"I thought we did a lot of things well tonight,” said Edmonton head coach Dave Tippett, after a 4-1 loss to the Rangers in which the Oilers did not do a lot of things well. But even Tippett's must-stay-cheery coachspeak can only go so far. “Our goaltender wasn’t very good,” he added.
Mikko Koskinen isn't and has never really been the type of netminder who can steal games, but at the very least, Edmonton critically needs one who can keep them in those games. The large Finn hasn't been even that this season, and Sunday night he took them out of one quickly, shooting a puck over the glass 15 seconds in, then a few minutes later horrendously misplaying a puck behind the net for a turnover that put the Oilers in yet another early hole.
“It’s a brutal mistake,” Tippett said. “Call it what it is ... It’s a brutal mistake.”
Koskinen later tried to make up for it by drawing a man-advantage, and, well ... I said he "tried."
I don't necessarily want to pick on Koskinen here, because the Oilers, after a hot start, are nosediving so badly that the problems clearly go beyond the crease. They're 0-2-2 on their current road trip, and 2-8-2 over the last calendar month, which has seen them fall from a battle for first to the very fringe of the playoff picture. The core issue is the same one that has plagued the franchise ever since drafting Connor McDavid: The roster just isn't very good. The top six outside of McDavid and Leon Draisaitl is barely average, and the depth is putrid. The defense is whatever. The goaltending, even beyond Koskinen, is a disaster. This is a team whose 5-on-5 woes could only be papered over by special teams for so long. While no team is ever as bad as it looks while slumping nor as good as it looks while streaking, the current results make a lot more sense than the 16-5-0 start.
But building a capable roster is hard. (Just ask Ken Holland. Or Peter Chiarelli. Or Craig MacTavish. Or Steve Tambellini.) With two-fifths of a season in the books, quick fixes must be sought, and scapegoats identified. One option is to fire Tippett and hope for a morale-and-effort bump like the suddenly frisky Vancouver Canucks received. The other is to do ... something about the goaltending.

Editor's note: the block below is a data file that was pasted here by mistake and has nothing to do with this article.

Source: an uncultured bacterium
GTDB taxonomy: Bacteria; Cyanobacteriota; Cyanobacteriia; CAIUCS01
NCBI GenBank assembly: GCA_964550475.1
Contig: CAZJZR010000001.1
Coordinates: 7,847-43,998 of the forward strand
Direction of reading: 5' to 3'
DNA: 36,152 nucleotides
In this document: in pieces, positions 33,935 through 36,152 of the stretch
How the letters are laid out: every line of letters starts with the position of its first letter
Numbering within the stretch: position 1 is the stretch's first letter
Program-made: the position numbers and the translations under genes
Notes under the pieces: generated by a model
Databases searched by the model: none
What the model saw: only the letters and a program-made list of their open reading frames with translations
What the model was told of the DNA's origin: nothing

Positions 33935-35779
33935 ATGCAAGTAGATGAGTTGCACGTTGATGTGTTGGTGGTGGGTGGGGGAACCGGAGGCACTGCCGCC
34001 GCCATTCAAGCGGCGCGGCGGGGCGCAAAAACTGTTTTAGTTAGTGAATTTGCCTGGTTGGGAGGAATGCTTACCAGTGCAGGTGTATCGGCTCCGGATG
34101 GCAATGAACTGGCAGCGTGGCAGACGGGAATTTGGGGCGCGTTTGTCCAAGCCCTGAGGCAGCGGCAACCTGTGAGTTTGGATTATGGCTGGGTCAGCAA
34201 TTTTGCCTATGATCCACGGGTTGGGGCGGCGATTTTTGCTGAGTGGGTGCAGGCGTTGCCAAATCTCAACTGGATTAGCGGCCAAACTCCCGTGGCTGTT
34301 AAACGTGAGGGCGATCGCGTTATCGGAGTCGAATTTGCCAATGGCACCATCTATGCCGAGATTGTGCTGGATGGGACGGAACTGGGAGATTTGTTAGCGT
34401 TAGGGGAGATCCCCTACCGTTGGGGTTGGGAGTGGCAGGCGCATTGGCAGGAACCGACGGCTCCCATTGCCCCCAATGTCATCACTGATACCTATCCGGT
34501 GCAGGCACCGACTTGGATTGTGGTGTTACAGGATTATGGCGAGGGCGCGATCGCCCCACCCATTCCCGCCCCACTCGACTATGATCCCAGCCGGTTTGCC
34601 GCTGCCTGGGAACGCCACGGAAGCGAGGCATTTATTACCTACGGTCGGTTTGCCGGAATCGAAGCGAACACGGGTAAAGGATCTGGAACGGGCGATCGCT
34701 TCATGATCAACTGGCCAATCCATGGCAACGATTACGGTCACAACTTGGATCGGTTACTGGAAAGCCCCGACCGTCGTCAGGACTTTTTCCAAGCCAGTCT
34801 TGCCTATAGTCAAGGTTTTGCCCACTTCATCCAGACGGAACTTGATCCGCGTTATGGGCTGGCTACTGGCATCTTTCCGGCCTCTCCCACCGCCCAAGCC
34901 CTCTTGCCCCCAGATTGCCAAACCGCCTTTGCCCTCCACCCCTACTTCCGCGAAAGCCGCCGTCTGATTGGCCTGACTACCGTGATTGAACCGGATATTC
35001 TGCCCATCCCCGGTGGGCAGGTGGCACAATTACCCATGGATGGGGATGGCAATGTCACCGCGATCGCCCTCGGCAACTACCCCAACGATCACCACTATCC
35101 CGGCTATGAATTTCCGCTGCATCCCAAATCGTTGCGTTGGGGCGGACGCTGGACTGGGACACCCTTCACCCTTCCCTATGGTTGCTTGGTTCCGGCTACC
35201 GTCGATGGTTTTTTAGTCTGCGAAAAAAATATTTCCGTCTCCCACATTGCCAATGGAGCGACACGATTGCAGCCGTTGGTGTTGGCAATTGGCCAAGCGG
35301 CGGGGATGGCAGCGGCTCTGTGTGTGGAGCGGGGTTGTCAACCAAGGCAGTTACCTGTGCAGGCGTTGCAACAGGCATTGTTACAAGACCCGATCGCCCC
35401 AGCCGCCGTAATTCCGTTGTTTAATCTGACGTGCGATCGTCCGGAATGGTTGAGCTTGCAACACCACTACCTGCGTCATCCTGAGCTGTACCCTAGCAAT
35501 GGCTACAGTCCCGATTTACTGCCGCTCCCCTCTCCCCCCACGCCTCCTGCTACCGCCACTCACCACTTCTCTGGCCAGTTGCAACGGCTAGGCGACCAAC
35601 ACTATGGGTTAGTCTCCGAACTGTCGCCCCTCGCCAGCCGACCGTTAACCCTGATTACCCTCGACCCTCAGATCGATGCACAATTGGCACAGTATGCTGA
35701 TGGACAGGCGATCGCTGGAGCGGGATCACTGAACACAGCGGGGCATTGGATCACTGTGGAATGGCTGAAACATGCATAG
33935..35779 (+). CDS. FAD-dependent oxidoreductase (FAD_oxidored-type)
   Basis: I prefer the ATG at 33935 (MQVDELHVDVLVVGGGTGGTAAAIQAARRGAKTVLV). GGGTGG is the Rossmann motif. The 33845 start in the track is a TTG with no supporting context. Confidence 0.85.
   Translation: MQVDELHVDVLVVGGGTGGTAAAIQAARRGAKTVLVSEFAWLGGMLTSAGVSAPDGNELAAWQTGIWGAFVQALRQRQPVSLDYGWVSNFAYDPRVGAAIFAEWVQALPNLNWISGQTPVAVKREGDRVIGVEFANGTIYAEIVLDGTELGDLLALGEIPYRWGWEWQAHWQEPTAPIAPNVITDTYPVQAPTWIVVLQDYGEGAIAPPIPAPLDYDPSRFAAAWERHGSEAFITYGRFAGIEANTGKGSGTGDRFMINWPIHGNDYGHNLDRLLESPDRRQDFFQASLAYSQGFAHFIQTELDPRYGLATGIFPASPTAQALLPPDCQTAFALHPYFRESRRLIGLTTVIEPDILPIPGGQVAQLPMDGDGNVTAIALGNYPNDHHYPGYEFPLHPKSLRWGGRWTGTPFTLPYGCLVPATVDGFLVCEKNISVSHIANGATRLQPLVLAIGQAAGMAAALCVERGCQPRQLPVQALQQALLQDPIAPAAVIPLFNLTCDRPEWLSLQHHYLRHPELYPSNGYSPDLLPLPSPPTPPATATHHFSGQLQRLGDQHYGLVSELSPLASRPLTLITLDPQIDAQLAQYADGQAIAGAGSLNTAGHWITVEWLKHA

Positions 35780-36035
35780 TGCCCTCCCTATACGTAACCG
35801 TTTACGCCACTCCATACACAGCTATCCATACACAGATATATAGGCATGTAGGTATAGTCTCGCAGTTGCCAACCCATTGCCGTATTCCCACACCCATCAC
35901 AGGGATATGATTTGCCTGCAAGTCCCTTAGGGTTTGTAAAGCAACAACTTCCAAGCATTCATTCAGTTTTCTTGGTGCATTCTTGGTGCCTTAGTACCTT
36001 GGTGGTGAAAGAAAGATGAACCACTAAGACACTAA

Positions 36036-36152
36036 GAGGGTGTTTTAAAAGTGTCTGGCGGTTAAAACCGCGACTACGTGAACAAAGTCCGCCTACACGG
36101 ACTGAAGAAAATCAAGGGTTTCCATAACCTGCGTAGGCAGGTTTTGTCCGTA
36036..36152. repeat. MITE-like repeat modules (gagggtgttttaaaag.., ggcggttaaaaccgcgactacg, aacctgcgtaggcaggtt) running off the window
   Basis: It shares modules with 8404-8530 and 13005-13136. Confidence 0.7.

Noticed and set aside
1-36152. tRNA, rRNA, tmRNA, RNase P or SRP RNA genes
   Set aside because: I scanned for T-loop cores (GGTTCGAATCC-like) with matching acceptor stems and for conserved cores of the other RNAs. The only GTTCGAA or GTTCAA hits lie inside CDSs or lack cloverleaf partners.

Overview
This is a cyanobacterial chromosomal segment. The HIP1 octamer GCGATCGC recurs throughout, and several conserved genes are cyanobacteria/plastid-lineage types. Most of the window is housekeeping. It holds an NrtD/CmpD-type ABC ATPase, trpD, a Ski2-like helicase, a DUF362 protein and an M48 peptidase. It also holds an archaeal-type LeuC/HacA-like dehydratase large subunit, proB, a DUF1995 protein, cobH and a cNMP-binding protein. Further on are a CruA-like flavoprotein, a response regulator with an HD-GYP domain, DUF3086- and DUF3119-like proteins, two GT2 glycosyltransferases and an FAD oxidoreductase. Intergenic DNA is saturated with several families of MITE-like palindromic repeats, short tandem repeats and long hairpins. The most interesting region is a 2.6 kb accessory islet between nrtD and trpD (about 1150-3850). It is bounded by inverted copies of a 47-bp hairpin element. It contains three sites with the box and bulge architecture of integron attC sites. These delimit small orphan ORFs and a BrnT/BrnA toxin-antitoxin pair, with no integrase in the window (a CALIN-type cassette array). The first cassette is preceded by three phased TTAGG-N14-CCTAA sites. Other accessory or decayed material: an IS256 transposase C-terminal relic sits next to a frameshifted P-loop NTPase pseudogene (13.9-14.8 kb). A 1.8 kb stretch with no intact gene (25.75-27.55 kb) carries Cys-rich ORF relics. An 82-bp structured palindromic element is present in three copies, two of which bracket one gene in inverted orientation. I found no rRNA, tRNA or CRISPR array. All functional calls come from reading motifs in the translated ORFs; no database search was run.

Koskinen, who's started 19 of 33 games, sports a save percentage of exactly .900 (39th in the NHL), is allowing 3.19 goals per game (38th), and has the third-worst goals saved above average in the league. Yet the 33-year-old is still outperforming 39-year-old Mike Smith, who is currently day-to-day with an undisclosed injury, not for the first time this year. Opponents have scored first on Edmonton in 23 of 33 games, and in 20 of the last 24. Early gimmes like Koskinen's last night now feel like the norm.
At this point in their careers, neither Koskinen nor Smith are starters. The problem is, Koskinen has the contract of one: $4.5M a year, with a partial no-trade clause that lets him block moves to 15 teams. He's basically unmovable, and the Oilers don't have the depth or space to spare a useful player or take on a bad deal to acquire another, better goalie.
That shouldn't matter. Koskinen's a sunk cost and should be treated like one, and if Edmonton wants to make the postseason in this, one of the finite number of years that comprise McDavid's and Draisaitl's primes, their best hope would seem to be handing the reins to unvaunted 23-year-old prospect Stuart Skinner, who has been by any measure their best goalie this season in 10 starts. Sure, that may say more about Skinner's competition, but time and options are dwindling: Koskinen isn't working, you can't build a bottom six out of nothing at the deadline, and Bruce Boudreau isn't walking through that door. A desperate team pulls whatever levers are in reach.